The first-ever satellite intended to round up space junk has been put into orbit for testing, Space.com is reporting.
The lovingly-named RemoveDebris was dispatched from the International Space Station at 7:30 a.m. Eastern Time. Using robotic arm, lovingly-named Canadarm2 by its Canadian creators, among other tools at its disposal, the craft is intended to harvest space debris, or space junk, as it’s sometimes called.
Two hours after deployment, engineers at the craft’s command headquarters at the University of Surrey, in the United Kingdom, confirmed they’d made contact with the satellite.
According to Guglielmo Aglietti, director of the Surrey Space Centre at the University of Surrey and principal scientist behind the mission, researchers hope to see results by the fall.
“We expect to start with the experiments at some point in September. We will need three to four weeks for each experiment. That’s because we want to capture a high-definition video of each experiment, and to have a nice video, you need to wait for the spacecraft to be in the right position and to have the right illumination.”
What will those experiments be? The first, scheduled for September, is for the craft to release a sort-of dummy satellite, called a cubesat, and let it drift away a few feet, before ejecting a net and trying to grab it that way.
In the second experiment, scheduled for December, is intended to test the craft’s vision capabilities – after all, the craft can’t remove space junk if it can’t “see” it. For the third, it will attempt to grab a decoy piece of space junk with a harpoon. Finally, in or around March of next year, the craft will deploy a drag sail in order to slow down its orbit, in order to bring it back down to Earth in far less time than it would on its own. After all, leaving a spacecraft, intended to harness space junk, to float around in space as itself a piece of space junk kind of misses the point.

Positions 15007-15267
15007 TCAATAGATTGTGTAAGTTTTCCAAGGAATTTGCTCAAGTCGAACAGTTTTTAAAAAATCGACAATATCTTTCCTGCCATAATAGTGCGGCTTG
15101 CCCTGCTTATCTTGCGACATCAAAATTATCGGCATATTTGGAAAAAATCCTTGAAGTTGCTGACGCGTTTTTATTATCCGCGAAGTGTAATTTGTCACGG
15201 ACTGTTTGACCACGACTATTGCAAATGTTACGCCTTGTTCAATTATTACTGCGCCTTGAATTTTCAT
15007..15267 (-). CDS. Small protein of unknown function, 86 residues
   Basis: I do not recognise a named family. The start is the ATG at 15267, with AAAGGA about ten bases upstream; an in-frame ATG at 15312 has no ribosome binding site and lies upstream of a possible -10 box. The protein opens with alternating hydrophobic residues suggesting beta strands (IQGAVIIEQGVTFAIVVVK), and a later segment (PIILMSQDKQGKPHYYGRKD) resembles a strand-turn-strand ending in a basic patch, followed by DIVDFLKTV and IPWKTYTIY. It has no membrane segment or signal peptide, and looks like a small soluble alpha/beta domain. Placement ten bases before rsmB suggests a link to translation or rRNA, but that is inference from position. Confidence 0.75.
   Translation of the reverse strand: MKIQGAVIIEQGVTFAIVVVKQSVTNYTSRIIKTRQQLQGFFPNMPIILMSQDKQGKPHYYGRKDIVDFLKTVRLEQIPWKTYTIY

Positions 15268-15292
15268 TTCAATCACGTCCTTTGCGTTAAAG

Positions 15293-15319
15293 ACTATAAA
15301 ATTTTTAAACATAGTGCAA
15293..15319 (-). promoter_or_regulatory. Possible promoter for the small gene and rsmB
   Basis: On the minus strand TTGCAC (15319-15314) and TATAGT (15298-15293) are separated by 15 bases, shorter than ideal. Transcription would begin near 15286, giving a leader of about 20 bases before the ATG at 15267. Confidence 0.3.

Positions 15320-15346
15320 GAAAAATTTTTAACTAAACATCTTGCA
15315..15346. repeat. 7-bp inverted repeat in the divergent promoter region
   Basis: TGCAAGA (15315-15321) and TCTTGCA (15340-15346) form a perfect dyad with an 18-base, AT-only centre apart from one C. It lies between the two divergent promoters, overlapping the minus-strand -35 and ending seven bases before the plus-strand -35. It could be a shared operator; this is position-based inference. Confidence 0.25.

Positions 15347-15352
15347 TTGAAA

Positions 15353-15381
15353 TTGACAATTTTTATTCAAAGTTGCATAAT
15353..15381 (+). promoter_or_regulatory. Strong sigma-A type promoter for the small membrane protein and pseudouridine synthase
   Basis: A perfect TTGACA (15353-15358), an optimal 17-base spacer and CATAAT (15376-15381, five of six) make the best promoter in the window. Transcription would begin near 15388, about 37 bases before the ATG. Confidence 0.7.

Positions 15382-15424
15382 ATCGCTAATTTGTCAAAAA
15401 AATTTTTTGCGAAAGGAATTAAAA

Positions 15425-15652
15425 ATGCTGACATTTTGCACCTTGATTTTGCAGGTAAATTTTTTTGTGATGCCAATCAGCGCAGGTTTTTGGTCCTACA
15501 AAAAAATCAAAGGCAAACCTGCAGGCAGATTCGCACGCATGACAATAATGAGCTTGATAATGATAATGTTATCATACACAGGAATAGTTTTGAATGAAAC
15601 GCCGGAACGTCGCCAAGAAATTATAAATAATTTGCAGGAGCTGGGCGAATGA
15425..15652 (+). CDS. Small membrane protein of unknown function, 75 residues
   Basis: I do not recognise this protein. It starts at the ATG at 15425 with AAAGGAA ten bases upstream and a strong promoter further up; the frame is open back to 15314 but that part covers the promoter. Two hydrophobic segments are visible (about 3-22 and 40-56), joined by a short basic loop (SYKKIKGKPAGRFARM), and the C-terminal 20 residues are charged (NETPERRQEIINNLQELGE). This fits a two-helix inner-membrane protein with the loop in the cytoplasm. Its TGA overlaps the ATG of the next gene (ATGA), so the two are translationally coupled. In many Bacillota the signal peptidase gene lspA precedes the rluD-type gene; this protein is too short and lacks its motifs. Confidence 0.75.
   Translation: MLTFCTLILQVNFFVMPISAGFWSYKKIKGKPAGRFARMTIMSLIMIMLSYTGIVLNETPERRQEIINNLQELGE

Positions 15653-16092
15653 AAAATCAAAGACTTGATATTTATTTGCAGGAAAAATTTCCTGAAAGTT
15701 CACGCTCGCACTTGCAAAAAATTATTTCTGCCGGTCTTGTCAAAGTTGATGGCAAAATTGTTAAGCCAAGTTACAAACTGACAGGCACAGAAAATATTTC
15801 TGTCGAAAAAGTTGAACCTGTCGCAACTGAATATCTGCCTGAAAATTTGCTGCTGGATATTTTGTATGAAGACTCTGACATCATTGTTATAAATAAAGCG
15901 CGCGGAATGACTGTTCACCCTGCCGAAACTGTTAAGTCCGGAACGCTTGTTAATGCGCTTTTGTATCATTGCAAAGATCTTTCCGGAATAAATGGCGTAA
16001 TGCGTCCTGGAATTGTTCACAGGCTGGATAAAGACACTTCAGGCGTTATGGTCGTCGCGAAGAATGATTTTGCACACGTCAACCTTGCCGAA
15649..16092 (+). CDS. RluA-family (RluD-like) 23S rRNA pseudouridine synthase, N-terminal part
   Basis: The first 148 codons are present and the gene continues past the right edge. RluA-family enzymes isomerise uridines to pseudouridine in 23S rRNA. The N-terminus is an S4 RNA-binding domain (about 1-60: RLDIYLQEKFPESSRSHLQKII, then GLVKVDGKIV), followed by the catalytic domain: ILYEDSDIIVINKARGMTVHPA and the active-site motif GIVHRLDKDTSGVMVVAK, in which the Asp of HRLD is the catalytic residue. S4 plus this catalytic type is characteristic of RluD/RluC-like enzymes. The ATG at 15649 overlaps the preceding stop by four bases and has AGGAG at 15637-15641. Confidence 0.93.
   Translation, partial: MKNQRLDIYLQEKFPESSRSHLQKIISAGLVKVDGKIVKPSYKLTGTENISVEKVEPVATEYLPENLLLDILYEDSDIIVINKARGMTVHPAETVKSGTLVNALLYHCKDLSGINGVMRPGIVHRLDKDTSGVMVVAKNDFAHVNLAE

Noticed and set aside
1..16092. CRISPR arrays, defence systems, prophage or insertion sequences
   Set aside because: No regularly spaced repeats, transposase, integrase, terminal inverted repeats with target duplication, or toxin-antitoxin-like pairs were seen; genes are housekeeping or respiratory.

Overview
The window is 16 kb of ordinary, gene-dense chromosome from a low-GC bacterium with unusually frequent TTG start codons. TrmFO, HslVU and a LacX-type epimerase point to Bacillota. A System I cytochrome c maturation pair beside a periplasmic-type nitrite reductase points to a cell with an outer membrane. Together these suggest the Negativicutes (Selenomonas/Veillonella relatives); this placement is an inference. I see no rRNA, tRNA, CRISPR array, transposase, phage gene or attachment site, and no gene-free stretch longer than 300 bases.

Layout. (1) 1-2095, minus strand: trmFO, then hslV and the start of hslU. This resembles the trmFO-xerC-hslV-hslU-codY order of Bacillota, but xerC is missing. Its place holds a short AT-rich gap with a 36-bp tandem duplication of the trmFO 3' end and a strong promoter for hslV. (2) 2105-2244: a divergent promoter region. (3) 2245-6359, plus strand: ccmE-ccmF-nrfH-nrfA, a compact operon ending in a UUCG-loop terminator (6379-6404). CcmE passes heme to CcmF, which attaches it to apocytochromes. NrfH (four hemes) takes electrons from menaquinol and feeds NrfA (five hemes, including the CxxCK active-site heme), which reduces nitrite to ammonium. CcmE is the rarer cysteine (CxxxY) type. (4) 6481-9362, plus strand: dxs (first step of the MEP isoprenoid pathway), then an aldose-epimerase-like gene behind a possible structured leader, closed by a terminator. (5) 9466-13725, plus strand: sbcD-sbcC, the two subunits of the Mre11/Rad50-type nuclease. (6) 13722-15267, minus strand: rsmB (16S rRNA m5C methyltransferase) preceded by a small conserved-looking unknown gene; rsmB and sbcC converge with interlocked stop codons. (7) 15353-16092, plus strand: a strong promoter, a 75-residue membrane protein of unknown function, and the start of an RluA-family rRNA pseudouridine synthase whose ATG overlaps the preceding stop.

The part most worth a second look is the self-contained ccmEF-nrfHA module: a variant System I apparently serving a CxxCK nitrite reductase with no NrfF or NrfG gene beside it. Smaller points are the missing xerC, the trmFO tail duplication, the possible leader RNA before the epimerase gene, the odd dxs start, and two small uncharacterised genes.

According to ITV, there are an estimated 6,800 tons of space debris in low-Earth orbit. Junk satellites, tools accidentally dropped by Gemini astronauts, even chips of paint, are known to be orbiting the planet at speeds of up to 17,000 miles per hour. Should one of those come into contact with a manned spacecraft, the results would be catastrophic.
Another problem from space junk – which at this point is more theoretical than real, but is nevertheless a concern for the space community – is the matter of those bits of trash falling back to Earth. Though the odds of space junk hitting a human on the ground are infinitesimally low, it could still happen. In the 1970’s, Skylab fell to Earth, portions of it landing in Australia. Similarly, just this year the Chinese satellite Tiangong 1 crashed back to Earth, fortunately landing in the middle of the ocean.